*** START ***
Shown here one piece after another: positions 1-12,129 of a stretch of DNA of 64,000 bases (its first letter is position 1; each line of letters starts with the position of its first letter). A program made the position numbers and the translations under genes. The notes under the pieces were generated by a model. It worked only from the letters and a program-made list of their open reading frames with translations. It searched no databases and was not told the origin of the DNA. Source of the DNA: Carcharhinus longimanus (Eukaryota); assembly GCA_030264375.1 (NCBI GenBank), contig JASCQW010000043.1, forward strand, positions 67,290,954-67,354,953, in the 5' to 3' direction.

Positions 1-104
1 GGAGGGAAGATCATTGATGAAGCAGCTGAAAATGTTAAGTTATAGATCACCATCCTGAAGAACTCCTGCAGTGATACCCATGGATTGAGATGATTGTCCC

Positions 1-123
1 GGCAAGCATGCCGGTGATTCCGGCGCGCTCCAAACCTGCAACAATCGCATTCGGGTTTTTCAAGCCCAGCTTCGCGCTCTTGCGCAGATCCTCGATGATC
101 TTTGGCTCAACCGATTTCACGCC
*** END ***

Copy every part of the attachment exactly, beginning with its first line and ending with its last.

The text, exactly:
Shown here one piece after another: positions 1-12,129 of a stretch of DNA of 64,000 bases (its first letter is position 1; each line of letters starts with the position of its first letter). A program made the position numbers and the translations under genes. The notes under the pieces were generated by a model. It worked only from the letters and a program-made list of their open reading frames with translations. It searched no databases and was not told the origin of the DNA. Source of the DNA: Carcharhinus longimanus (Eukaryota); assembly GCA_030264375.1 (NCBI GenBank), contig JASCQW010000043.1, forward strand, positions 67,290,954-67,354,953, in the 5' to 3' direction.

Positions 1-104
1 GGAGGGAAGATCATTGATGAAGCAGCTGAAAATGTTAAGTTATAGATCACCATCCTGAAGAACTCCTGCAGTGATACCCATGGATTGAGATGATTGTCCC

Positions 1-123
1 GGCAAGCATGCCGGTGATTCCGGCGCGCTCCAAACCTGCAACAATCGCATTCGGGTTTTTCAAGCCCAGCTTCGCGCTCTTGCGCAGATCCTCGATGATC
101 TTTGGCTCAACCGATTTCACGCC